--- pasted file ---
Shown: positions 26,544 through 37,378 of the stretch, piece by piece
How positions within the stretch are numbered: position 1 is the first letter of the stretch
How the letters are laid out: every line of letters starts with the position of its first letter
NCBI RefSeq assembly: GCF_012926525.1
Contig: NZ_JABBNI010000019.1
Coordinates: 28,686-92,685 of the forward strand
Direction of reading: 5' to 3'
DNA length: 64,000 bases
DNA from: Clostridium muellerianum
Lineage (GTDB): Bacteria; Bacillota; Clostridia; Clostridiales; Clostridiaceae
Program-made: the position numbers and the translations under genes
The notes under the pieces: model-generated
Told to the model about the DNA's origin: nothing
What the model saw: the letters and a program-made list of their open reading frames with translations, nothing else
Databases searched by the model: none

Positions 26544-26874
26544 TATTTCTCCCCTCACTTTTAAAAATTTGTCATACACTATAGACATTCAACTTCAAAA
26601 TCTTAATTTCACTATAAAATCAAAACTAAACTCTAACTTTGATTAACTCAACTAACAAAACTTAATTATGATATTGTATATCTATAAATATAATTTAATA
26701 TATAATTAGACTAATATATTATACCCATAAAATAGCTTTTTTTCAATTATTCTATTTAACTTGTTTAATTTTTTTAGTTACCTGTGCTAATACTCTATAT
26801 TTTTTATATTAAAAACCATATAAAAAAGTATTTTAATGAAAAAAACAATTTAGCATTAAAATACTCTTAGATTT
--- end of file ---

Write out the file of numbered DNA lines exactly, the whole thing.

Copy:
Shown: positions 26,544 through 37,378 of the stretch, piece by piece
How positions within the stretch are numbered: position 1 is the first letter of the stretch
How the letters are laid out: every line of letters starts with the position of its first letter
NCBI RefSeq assembly: GCF_012926525.1
Contig: NZ_JABBNI010000019.1
Coordinates: 28,686-92,685 of the forward strand
Direction of reading: 5' to 3'
DNA length: 64,000 bases
DNA from: Clostridium muellerianum
Lineage (GTDB): Bacteria; Bacillota; Clostridia; Clostridiales; Clostridiaceae
Program-made: the position numbers and the translations under genes
The notes under the pieces: model-generated
Told to the model about the DNA's origin: nothing
What the model saw: the letters and a program-made list of their open reading frames with translations, nothing else
Databases searched by the model: none

Positions 26544-26874
26544 TATTTCTCCCCTCACTTTTAAAAATTTGTCATACACTATAGACATTCAACTTCAAAA
26601 TCTTAATTTCACTATAAAATCAAAACTAAACTCTAACTTTGATTAACTCAACTAACAAAACTTAATTATGATATTGTATATCTATAAATATAATTTAATA
26701 TATAATTAGACTAATATATTATACCCATAAAATAGCTTTTTTTCAATTATTCTATTTAACTTGTTTAATTTTTTTAGTTACCTGTGCTAATACTCTATAT
26801 TTTTTATATTAAAAACCATATAAAAAAGTATTTTAATGAAAAAAACAATTTAGCATTAAAATACTCTTAGATTT